New York residents may be familiar with a Medicare policy in 2008 that was designed to save money. The policy required hospitals to track and report hospital-acquired infections.
Subsequently, this data would be used to determine whether or not to deny Medicare payments for certain hospital-acquired infections - infections such as urinary tract infections (UTIs). After all, why should Medicare pay the full cost of treating a patient whose condition was created by a hospital error in the first place? However, a recent study published in the Annals of Internal Medicine reveals that despite this policy, infections in hospitals are likely rarely reported.
It was originally believed that the Medicare policy would provide large financial savings given the ability to deny payment for certain hospital-acquired infections. But, after reviewing billing data in roughly 100 acute care hospitals, researchers discovered little to no financial savings. For example, the study found that payments for infection decrease only by 0.003 percent for all hospital stays.
At first glance, this lack of billing changes may indicate that hospitals are simply improving their quality of care, but as with everything that seems obvious on its face, that isn't necessarily what it occurring.
For instance when it comes to UTIs, many hospitals simply list these as UTIs, even though the infection stemmed from catheter use after being admitted to the hospital. By labeling the infection as a simple UTI, and not acknowledging the patient acquired the infection at the hospital, the hospital will receive normal payment. This can occur more easily than you think since nurses often deal with catheters, but it's the doctor's records that are often used for billing.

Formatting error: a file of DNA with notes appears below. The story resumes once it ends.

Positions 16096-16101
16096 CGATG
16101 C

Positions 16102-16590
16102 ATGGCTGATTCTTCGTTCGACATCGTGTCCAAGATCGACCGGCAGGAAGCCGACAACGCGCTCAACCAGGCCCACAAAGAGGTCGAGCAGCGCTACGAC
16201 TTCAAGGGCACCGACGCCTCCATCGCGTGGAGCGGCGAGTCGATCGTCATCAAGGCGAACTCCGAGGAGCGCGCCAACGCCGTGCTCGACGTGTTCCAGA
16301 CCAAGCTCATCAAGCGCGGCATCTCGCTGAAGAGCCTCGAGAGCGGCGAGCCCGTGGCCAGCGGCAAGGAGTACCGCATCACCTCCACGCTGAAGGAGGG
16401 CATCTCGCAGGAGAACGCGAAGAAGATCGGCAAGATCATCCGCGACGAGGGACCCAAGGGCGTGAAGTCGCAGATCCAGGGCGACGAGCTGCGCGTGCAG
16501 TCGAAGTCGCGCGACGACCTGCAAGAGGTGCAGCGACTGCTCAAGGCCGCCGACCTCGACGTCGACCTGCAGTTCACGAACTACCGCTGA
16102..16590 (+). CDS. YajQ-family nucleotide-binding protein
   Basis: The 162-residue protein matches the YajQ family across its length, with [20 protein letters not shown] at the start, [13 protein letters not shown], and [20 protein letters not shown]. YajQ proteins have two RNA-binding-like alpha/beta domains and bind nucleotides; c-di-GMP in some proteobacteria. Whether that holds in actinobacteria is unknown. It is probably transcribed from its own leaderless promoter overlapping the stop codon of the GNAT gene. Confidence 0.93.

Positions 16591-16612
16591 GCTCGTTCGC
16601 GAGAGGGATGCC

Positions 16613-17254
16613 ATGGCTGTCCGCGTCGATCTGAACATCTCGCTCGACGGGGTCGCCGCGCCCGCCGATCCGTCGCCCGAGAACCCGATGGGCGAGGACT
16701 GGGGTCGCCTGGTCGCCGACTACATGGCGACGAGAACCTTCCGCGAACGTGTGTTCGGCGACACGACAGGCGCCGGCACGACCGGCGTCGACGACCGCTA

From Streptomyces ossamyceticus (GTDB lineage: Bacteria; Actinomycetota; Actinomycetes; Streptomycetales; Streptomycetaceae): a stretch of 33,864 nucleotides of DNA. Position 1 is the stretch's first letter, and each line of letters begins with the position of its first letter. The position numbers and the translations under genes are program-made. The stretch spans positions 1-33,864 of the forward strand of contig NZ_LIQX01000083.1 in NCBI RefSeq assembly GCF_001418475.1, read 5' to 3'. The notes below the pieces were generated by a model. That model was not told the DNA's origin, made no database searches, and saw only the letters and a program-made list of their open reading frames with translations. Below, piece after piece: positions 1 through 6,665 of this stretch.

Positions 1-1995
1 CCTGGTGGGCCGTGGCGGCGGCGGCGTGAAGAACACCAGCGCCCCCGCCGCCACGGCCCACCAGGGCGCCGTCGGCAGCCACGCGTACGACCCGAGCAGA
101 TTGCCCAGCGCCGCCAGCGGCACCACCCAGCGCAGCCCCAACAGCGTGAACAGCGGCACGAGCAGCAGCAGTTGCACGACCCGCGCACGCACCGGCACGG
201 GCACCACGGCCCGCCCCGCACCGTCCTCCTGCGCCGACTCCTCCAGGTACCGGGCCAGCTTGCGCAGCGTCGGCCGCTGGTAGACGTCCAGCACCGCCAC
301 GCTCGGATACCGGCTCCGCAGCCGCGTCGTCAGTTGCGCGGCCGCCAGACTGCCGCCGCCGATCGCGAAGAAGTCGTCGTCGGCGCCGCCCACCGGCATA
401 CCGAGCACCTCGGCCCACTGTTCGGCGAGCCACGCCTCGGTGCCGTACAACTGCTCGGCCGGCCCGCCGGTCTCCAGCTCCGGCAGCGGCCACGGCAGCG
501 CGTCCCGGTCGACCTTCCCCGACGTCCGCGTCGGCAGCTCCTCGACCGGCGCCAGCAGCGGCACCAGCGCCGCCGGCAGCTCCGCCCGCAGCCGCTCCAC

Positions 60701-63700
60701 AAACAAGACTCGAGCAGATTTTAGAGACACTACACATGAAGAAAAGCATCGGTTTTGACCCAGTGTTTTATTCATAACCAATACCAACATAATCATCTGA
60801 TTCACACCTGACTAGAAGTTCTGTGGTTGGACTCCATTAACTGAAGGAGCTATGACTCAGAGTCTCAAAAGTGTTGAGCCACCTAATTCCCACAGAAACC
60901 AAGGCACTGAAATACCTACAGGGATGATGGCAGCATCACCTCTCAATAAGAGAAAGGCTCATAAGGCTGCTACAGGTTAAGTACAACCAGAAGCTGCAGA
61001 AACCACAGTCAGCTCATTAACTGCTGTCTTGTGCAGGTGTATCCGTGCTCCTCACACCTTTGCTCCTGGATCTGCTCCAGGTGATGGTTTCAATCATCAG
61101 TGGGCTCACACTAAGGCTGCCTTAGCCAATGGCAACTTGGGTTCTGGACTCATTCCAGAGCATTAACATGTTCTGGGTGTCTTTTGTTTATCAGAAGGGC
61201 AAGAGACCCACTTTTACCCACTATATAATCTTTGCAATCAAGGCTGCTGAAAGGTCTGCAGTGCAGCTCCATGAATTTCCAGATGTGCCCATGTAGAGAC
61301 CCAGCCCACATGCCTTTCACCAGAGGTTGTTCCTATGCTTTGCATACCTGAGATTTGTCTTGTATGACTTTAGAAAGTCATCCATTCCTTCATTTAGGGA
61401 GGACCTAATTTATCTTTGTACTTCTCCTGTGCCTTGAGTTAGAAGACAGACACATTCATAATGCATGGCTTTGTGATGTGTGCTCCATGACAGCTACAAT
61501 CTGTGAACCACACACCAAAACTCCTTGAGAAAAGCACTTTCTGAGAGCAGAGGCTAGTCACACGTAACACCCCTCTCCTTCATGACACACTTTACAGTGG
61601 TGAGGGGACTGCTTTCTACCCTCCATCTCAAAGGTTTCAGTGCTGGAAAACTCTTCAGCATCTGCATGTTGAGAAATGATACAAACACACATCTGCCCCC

Given the researchers conclusions, not only might hospital care not be getting better, but hospitals that report infections properly may being penalized under the 2008 policy since they appear to be "worse" even though they are not.
It is estimated that around 130,000 Medicare patients experience one or more adverse hospital events per month, making this study even more important as researchers believe it may have implications in other areas of hospital-acquired conditions - areas such as bed sores and pressure ulcers.
Seek Help If Injured
Hospital negligence can result in serious injuries and even death. Individuals experiencing harm due to a doctor or hospital's negligence can benefit from an experienced medical malpractice attorney. The attorney can provide knowledge and assist with obtaining any available compensation.